Earlier this week Stevie Wonder turned 64. I meant to blog about it on the day but have been feeling a bit under the weather. Anyway, better late than never, here’s a post to celebrate the birthday of, arguably, the single most important musician of the 1970s. Bowie would possibly be a close 2nd*.
Like so many of the greats his work has fallen a long way since he was at his peak, but honestly, he’s still responsible for more great music, directly and indirectly, than pretty much any musicians of the 20th Century, apart from Lennon, McCartney and a few other people.
And, with that in mind, above we have a very apt McCartney track to which, where Stevie is concerned, the answer is yes, whilst below Mr Wonder shows that he could even improve on The Beatles.
De La Soul were the band that helped me truly fall in love with hip hop. 3 Feet High & Rising is a stone-cold classic. But then so are quite a few of their other work, including Stakes Is High, produced by the beat genius who was J Dilla.
It must be terrible to be thought of by millions of people as a one-hit wonder if you’re actually an artist who has had a long and varied career with artistic highlights and influential fans in high places, yet been unable to turn any of those things into mainstream success. If, in other words, you’re Omar.
His breakout hit, and most famous tune, There’s Nothing Like This, was released on Gilles Peterson’s era defining Talkin’ Loud label and was, and is, an acid jazz standard. Since then he’s released numerous great pieces of music, including one of my favourite albums of the last decade, the brilliant Sing.
Many musicians have become bitter about situations like this, even ones who have gone on to great success. We all know the bands who will wilfully refuse to play the song that most people want to see them perform (Radiohead and Creep is an old example that springs to mind). But Omar, in what strikes me as a signal of the sort of man he is has, instead, taken an opportunity to revisit his defining moment 20 years later and, if anything, perfected it.
It still sounds exactly like a lazy summer’s afternoon, but this time has more of a Spanish air, has a slightly more pensive air about it, a beautiful touch of brass and is, simply, beautiful. It is an inspiring and heart-warming slice of modern soul.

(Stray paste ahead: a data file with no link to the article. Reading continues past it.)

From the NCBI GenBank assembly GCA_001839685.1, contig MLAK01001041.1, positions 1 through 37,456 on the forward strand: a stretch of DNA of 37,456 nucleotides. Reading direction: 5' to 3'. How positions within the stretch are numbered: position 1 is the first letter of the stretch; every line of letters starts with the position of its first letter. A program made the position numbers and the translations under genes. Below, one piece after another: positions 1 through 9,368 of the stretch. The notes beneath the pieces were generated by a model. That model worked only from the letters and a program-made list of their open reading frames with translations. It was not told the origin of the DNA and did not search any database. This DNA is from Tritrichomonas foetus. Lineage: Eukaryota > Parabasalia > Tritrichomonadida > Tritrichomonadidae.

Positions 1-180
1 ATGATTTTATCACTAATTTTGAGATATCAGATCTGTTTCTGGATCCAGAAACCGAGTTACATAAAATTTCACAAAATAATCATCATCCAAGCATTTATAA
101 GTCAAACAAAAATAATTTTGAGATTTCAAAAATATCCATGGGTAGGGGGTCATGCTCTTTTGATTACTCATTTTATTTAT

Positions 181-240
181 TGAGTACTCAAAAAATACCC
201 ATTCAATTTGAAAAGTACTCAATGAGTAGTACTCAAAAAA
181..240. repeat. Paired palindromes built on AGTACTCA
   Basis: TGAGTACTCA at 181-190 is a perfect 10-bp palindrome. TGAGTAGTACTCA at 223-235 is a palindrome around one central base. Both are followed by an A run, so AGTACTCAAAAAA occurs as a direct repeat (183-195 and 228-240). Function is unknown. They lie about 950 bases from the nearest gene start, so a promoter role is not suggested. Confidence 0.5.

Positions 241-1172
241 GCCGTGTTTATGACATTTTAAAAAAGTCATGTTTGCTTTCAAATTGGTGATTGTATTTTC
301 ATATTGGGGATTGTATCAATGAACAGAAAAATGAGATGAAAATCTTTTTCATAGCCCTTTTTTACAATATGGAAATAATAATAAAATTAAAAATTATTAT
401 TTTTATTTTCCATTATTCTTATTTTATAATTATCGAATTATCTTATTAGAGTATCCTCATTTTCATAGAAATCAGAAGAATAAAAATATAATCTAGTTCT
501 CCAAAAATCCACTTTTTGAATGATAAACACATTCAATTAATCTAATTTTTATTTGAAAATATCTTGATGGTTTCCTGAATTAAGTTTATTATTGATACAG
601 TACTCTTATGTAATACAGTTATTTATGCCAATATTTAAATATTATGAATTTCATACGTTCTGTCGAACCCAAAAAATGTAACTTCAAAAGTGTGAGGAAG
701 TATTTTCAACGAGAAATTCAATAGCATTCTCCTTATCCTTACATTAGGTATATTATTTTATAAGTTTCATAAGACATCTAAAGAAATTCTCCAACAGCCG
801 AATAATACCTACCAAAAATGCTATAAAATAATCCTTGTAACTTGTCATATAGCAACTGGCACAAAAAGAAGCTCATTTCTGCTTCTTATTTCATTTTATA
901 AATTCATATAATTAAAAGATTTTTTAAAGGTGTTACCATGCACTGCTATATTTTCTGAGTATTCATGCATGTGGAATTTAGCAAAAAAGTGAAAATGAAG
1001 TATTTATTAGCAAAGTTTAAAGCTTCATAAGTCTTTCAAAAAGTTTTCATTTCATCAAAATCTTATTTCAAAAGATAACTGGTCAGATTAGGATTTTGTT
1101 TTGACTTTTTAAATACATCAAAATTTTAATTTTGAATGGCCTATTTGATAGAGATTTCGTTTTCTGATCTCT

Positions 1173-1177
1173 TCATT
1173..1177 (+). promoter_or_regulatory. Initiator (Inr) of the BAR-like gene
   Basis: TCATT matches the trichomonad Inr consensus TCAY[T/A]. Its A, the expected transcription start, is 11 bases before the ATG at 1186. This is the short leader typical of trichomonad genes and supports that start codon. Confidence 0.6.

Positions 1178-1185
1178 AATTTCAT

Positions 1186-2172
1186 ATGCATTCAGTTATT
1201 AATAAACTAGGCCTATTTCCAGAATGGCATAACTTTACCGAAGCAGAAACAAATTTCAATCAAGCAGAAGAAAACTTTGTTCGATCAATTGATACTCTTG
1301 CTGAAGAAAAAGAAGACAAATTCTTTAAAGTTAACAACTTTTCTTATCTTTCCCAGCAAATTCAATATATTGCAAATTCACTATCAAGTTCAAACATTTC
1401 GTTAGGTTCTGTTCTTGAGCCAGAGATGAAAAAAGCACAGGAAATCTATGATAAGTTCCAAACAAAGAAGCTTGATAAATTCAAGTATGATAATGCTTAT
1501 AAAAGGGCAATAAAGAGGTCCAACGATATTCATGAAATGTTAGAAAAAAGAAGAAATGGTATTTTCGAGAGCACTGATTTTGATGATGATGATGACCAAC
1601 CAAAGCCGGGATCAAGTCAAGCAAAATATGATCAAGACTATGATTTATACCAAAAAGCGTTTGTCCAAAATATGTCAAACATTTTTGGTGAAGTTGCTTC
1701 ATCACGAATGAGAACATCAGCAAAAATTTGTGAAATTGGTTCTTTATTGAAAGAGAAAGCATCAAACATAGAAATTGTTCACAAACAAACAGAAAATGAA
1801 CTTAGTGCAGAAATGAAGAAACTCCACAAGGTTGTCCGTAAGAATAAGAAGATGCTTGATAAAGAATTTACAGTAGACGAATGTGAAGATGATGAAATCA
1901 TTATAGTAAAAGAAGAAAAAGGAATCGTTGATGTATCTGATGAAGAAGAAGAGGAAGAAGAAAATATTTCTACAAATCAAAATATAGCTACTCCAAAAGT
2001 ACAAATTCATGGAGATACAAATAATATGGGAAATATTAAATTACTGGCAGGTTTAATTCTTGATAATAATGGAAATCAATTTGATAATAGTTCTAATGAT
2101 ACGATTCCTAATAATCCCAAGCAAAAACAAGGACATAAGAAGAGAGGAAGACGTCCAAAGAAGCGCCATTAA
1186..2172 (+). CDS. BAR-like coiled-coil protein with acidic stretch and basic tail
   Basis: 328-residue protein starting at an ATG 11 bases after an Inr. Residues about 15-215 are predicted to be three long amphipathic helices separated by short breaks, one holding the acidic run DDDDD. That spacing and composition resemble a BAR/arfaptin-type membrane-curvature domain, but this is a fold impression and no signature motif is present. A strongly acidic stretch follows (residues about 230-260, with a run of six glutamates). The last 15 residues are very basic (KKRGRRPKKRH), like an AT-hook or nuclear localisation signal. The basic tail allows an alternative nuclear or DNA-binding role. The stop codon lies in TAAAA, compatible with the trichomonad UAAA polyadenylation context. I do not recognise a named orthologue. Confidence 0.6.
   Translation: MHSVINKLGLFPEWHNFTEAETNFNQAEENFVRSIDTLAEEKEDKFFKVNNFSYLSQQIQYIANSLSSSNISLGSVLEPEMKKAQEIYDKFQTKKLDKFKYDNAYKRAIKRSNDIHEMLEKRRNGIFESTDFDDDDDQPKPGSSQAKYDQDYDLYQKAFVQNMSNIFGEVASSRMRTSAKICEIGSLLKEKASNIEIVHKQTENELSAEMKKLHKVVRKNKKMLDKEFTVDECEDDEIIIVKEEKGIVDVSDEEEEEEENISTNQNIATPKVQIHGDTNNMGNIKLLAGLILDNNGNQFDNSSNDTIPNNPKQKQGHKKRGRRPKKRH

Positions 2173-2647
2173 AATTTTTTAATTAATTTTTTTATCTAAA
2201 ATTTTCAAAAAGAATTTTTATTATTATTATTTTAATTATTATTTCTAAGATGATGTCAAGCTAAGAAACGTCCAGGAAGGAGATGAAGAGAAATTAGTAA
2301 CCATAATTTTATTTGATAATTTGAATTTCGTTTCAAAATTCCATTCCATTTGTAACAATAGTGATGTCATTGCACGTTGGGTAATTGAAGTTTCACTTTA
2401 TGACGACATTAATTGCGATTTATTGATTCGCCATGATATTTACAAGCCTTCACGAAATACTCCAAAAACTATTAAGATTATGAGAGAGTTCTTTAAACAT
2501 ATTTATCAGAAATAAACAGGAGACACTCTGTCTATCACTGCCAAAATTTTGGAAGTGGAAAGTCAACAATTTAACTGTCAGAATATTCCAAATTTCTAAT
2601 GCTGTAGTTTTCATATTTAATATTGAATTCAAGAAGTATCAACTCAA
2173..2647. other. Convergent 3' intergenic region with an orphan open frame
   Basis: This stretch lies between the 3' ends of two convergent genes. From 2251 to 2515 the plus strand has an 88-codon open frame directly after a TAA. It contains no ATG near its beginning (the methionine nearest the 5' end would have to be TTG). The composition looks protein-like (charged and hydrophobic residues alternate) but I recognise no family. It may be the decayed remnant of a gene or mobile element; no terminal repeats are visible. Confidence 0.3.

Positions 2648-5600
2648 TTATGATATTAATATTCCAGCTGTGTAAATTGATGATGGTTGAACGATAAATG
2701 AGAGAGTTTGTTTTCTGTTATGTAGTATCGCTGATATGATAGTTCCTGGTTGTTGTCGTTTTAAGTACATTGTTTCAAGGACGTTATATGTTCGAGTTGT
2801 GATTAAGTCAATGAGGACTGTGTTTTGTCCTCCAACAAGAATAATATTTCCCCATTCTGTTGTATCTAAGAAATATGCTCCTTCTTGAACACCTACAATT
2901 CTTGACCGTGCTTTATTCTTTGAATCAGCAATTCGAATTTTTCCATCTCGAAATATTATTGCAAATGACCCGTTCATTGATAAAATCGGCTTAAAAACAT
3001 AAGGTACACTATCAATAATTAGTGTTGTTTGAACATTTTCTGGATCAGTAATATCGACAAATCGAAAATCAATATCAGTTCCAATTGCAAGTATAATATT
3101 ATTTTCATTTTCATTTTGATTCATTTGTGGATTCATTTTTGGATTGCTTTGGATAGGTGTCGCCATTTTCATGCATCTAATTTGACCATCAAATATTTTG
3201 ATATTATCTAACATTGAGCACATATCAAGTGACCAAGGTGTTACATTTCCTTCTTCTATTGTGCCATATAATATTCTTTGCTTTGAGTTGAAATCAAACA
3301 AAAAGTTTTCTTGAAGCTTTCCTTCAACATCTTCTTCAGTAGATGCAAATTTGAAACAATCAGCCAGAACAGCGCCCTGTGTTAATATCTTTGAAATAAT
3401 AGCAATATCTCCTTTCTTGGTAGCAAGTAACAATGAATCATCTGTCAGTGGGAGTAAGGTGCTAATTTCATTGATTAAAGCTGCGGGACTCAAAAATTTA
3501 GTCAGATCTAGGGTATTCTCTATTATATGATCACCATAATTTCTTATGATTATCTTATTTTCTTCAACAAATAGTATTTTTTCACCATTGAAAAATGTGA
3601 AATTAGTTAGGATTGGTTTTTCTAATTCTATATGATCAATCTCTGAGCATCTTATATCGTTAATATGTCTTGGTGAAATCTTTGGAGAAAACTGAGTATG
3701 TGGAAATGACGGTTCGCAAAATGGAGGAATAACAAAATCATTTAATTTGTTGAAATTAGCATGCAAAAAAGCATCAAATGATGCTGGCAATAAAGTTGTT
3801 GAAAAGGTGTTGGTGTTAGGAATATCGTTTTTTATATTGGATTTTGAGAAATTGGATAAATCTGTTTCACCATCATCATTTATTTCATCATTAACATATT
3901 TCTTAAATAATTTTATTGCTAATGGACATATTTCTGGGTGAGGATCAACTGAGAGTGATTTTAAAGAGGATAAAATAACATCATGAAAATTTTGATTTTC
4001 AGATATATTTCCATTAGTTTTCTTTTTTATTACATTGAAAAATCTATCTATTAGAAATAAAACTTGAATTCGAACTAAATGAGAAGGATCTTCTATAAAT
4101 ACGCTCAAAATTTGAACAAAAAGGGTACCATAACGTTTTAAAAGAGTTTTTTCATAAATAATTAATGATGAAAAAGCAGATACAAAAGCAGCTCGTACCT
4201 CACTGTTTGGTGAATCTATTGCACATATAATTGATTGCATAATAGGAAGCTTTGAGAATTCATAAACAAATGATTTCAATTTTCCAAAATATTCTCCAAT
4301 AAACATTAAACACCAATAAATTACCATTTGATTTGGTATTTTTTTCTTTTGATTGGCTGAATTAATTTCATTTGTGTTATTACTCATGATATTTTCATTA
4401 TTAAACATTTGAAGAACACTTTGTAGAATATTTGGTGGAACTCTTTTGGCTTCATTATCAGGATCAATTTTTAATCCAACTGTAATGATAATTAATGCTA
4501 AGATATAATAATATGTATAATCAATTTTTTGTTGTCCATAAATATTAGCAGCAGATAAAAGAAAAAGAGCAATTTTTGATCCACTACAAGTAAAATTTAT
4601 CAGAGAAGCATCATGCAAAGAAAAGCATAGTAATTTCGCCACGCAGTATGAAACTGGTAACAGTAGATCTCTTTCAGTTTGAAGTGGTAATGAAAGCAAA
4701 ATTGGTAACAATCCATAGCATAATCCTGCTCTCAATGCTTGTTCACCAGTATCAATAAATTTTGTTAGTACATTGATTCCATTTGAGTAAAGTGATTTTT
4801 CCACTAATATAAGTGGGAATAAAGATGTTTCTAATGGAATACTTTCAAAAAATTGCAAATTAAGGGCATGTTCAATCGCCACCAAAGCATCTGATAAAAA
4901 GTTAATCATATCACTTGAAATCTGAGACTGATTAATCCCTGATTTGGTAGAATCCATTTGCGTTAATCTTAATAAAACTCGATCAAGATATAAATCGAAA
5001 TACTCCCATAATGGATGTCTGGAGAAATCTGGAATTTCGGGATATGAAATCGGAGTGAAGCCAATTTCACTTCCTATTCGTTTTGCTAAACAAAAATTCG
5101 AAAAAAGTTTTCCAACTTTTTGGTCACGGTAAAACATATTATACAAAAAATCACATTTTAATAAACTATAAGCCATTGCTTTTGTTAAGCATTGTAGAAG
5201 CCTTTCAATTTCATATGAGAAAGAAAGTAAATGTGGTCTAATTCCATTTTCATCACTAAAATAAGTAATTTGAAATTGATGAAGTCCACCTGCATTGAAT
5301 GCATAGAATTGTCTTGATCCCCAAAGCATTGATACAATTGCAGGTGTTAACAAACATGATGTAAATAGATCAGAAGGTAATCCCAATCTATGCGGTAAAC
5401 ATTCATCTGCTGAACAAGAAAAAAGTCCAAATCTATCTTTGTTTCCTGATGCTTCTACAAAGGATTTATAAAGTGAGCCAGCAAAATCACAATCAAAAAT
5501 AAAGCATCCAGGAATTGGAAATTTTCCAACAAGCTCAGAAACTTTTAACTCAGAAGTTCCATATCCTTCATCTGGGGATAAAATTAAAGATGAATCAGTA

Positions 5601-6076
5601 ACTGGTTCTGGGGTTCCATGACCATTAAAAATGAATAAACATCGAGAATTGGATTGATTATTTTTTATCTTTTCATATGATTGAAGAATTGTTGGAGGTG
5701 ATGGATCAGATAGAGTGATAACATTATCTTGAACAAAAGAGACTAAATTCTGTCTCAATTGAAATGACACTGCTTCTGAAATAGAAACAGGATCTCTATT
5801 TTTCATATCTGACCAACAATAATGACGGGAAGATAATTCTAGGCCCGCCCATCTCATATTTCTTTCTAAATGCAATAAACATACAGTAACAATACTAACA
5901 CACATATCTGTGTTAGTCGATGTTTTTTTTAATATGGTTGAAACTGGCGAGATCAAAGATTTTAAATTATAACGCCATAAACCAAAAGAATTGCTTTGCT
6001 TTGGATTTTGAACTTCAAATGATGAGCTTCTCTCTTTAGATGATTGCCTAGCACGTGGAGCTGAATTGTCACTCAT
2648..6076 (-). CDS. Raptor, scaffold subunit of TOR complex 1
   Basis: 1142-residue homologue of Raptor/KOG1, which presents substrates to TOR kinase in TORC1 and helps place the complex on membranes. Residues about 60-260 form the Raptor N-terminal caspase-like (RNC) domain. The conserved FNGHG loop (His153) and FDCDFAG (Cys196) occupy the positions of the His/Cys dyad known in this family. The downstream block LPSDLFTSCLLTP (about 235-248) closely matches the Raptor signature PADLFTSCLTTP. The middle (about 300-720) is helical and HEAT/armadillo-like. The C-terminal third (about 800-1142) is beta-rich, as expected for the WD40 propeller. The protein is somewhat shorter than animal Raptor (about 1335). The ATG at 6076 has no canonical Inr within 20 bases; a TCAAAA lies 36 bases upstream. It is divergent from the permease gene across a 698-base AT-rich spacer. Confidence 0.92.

Thom Yorke was bashing Spotify again this week, and maybe he has a point. But maybe it’s also the case that in the modern world where uniformity is prized over all, and the ability of mediums like radio to break new music is being crushed, we need the Spotify’s of this world to ensure we don’t run out of people like Omar.
If you do want a great cover version of Sound And Vision, I would recommend that you take a listen to the version put together by the boys of Franz Ferdinand, along with Girls Aloud, for a Radio 1 tribute album a few years ago.
Because it was a totally left-field cover for Faith No More, probably the biggest alternative rock band around when they released it (the Red Hot Chili Peppers of their day, even though the Chilis were around at the time.)
Because the original version of Easy, by Lionel Richie’s Commodores, was used in an ad for a bank in the 80s (below) which made me want to live in a loft, with a cat. Quite possibly the only cool bank ad ever made.
So, last Saturday saw Gilles Peterson’s first show on the wonderful 6Music, and it was great. Rambling, sprawling, diverse and, most importantly, oozing with a self-evident love of music, it covered everything from David Bowie to Paul Weller, Dr. John to Jamie xx, Quantic to Dinosaur L, and even a weird little cover of The Simpsons’ theme tune by someone called Dexter*.
It’s hypnotic, it blends genres, it’s modern but with a firm nod to the past and BADBADNOTGOOD are a band that Gilles has supported tirelessly over the last year or so, as he does with so many great acts. And it also ticks my own personal box of being a cover version, albeit an instrumental one. It’s kind of like a Cinematic Orchestra for the noughties.
Here’s hoping next week’s show will be as good. And the one after that. And the one after that, and the one after that, until, well, forever really.
*Gilles said he didn’t know anything more about this track but that “that’s what Google’s for” – unfortunately Google isn’t for this one.
It appears that the song is actually an ad, (in the style of the Nike track Classic by Kanye, KRS-One and a host of rap luminaries), for the sneaker-pimp heaven that is the trainer shop Sole Heaven
So, I Know You Got Sole (Heaven) ticks any number of my meme tickboxes.
And, on top of that, DJ DSK’s beats and scratching are great, Mystro’s lyrics are pretty amusing, referencing any number of classic trainers, and the video reminds me of a slightly strange version of the cult British movie Human Traffic.
That ought to be enough reasons for anyone to like it, so why not download it now.